Graduate Diagnostic Examination in Music History

All entering graduate students are required to take a diagnostic examination in music history before they may enroll in music history courses at the graduate level. The examination is administered one or two days before the beginning of the term in which the student first enters graduate school. It includes sections on all historical periods of Western art music, beginning with the music of the Middle Ages and continuing, period-by-period, through modern music.

The examination includes, but is not limited to, the following:

  • Biographical information on important composers from each period, as well as knowledge of representative works by these composers.
  • Genres, formal structures, and characteristics of style associated with specific composers or musical periods.
  • Innovations of specific composers, theorists, performers, etc.
  • Schools of composition, performance, etc., and the effects on music in their respective periods.
  • Central concepts and information concerning the context in which important musicians were active, such as aesthetics, social history, performance practice, and intellectual and artistic movements.

Students will be required to identify major works in a listening examination.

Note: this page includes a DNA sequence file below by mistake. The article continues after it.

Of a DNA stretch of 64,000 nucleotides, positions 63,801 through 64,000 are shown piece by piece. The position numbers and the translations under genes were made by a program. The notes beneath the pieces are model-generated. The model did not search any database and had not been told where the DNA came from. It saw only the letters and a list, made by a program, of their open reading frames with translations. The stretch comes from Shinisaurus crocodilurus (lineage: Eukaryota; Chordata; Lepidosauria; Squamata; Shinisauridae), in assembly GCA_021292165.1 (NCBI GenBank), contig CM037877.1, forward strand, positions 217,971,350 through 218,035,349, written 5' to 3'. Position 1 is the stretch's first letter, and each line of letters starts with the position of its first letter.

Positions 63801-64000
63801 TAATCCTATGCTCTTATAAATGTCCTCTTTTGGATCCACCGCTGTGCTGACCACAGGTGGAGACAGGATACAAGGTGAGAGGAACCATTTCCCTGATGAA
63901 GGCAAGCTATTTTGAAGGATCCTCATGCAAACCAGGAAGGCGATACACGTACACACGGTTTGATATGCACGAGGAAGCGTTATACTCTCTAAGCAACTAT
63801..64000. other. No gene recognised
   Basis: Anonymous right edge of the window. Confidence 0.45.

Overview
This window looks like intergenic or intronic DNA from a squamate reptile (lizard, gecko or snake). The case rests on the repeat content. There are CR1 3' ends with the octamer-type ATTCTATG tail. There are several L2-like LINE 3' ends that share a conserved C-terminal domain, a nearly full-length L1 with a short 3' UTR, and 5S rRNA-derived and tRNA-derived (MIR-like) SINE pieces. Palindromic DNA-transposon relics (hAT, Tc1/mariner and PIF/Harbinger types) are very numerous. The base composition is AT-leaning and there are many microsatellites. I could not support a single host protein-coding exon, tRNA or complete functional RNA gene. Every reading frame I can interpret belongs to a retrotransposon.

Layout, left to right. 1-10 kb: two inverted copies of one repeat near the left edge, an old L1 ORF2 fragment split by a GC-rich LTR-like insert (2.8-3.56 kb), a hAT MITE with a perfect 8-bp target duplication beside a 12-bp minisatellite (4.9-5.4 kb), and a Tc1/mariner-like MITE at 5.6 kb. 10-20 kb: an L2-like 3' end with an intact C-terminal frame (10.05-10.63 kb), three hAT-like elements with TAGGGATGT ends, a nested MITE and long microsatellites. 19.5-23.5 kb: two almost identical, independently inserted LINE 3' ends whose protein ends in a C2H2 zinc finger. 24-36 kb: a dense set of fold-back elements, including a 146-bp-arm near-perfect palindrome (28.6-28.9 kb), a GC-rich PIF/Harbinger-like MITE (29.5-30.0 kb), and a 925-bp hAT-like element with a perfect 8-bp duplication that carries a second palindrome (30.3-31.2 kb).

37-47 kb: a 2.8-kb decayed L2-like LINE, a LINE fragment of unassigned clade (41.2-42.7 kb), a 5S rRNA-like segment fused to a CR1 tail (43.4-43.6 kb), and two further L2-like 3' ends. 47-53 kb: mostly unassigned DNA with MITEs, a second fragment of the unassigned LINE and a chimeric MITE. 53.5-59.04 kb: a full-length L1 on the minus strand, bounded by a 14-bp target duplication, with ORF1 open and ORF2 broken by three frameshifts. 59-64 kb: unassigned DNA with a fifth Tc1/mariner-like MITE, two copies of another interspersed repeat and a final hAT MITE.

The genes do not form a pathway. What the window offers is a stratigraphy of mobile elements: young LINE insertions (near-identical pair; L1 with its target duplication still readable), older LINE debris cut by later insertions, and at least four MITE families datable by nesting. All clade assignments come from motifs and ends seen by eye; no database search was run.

In preparing for the examination, students may wish to consult the materials used in undergraduate music history courses at The University of Alabama, listed below:

Text: J. Peter Burkholder, Donald Jay Grout and Claude V. Palisca, A History of Western Music, 7th ed., New York: W.W. Norton and Co., 2006.

Anthologies: J. Peter Burkholder and Claude V. Palisca, eds., Norton Anthology of Western Music, 5th ed., Vols. 1 and 2, New York: W.W. Norton and Co., 2006.

Recordings: Claude V. Palisca, ed., Norton Recorded Anthology of Western Music, Vols. 1 and 2, New York: W.W. Norton and Co., 2006.

Graduate Diagnostic Examination in Music Theory

All entering graduate students are required to take a diagnostic examination in music theory before being allowed to enroll in music theory courses at the graduate level. The examination, which is administered one or two days before the beginning of each term, includes but is not limited to the following.

  • Melody harmonization in chorale style
  • Diatonic and chromatic harmony and part-writing
  • Roman numeral/figured bass analysis
  • Figured bass realization
  • Analysis of form
  • Counterpoint (16th- or 18th-Century; your choice)

Special emphasis is placed on the music of the common-practice era.

In preparation for the examination students may wish to review one or more standard undergraduate textbooks. We recommend the following.

Part-writing and Analysis

Harmony and Voice-Leading, Edward Aldwell & Carl Schachter. New York: Harcourt, Brace, Jovanovich, 1989. This is the textbook used in the first four semesters of the core music theory sequence at the University of Alabama, and is the one we most strongly recommend. Other texts that cover essentially the same material include Allen Forte’s Tonal Harmony in Theory and Practice and Robert Gauldin’s Harmonic Practice in Tonal Music.

For those who feel the need to review the rudiments of music we recommend Scales, Intervals, Keys, Triads, Rhythm and Meter, a programmed text by John Clough, Joyce Conley, and Claire Boge, published by Norton.

Form

Form in Tonal Music, Douglas Green

Form in Music, Wallace Berry